Hedi Slimane: Film Buff

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Published September 11, 2009

Hedi Slimane’s first show as a photographer after he left his post as Creative Director of Dior Homme in 2007, was “Young American,” his series of portraits of young American artists including Dan Colen, Ryan McGinley and Dash Snow which debuted at FOAM, the Dutch photography museum, in Amsterdam. Since then, Slimane has persistantly  turned up at the crossroads of the visuals arts in his documentary and fashion photography, furniture design and installations. When he’s not doing excellent shoots for everyone from AnOther Magazine (it’s current covers with Natalie Portman and Vanessa Paradis) to the surprising color shoot of mullet-headed Paolo Anchisi for the 3rd issue of Vogue Hommes Japan, it turns out Hedi Slimane has been watching a lot of old movies.  If you had to sum up American youth in 11 iconic films which would you choose? For its collector’s package series, the French production/distribution company MK2 asked Slimane to art direct abox set of his favorites which include  the ecstasy and a lot of the agony of American adolescence from Nicholas Ray’s Rebel Without a Cause to Last Days, Gus Van Sant’s fictional account of the final days of Nirvana’s Kurt Cobain. The set, which will be available around Christmas, is tied-in with a series of MK2 events which hopefully will include screenings of Hedi’s pertinent selection:  the 1969 Woodstock by Michael Wadleigh, Zabriskie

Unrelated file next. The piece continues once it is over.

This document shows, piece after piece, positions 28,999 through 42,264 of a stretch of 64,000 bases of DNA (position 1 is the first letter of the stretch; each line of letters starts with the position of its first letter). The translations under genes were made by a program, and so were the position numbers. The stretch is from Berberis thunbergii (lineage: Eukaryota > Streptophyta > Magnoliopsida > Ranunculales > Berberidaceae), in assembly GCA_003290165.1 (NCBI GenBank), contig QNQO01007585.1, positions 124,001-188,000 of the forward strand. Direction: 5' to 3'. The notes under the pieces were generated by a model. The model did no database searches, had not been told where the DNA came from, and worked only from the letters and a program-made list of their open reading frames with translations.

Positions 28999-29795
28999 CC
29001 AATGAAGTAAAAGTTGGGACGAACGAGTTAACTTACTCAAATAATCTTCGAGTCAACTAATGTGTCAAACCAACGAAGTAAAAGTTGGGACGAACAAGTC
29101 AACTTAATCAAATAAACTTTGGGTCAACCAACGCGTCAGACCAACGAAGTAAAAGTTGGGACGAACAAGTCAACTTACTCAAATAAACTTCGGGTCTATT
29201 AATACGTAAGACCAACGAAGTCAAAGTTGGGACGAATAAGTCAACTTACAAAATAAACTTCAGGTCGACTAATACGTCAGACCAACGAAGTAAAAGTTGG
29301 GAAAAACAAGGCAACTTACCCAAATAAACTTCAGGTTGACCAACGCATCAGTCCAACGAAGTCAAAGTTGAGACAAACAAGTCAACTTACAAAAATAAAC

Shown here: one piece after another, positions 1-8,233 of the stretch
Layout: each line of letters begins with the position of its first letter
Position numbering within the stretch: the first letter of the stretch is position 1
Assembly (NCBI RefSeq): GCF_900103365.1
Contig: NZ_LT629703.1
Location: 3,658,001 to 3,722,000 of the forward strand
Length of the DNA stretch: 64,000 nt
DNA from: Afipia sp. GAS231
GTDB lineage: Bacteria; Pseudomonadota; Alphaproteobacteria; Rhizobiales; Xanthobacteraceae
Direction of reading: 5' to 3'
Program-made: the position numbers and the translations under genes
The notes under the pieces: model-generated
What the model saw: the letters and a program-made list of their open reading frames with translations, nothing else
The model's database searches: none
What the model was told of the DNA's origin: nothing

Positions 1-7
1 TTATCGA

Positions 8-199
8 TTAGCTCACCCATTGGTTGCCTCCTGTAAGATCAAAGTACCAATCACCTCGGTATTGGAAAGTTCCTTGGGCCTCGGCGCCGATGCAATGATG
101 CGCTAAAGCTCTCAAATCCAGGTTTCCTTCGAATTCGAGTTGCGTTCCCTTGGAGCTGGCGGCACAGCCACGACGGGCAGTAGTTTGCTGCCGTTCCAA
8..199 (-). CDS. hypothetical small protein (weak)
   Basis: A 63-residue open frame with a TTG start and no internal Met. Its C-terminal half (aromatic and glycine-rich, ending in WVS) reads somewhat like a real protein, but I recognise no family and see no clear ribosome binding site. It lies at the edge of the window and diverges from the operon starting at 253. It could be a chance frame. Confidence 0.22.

Point
by Michaelangelo Antonioni, Scorsese’s first film Who’s That Knocking at my Door, Jim Jarmusch’s Permanent Vacation, Rumblefish by Francis Ford Coppola, Gus Van Sant’s first film Mala Noce, Kimberly Pierce’s Boy’s Don’t Cry, Larry Clark’s Wassup Rockers, and cult favorite Mysterious Skin by Greg Araki.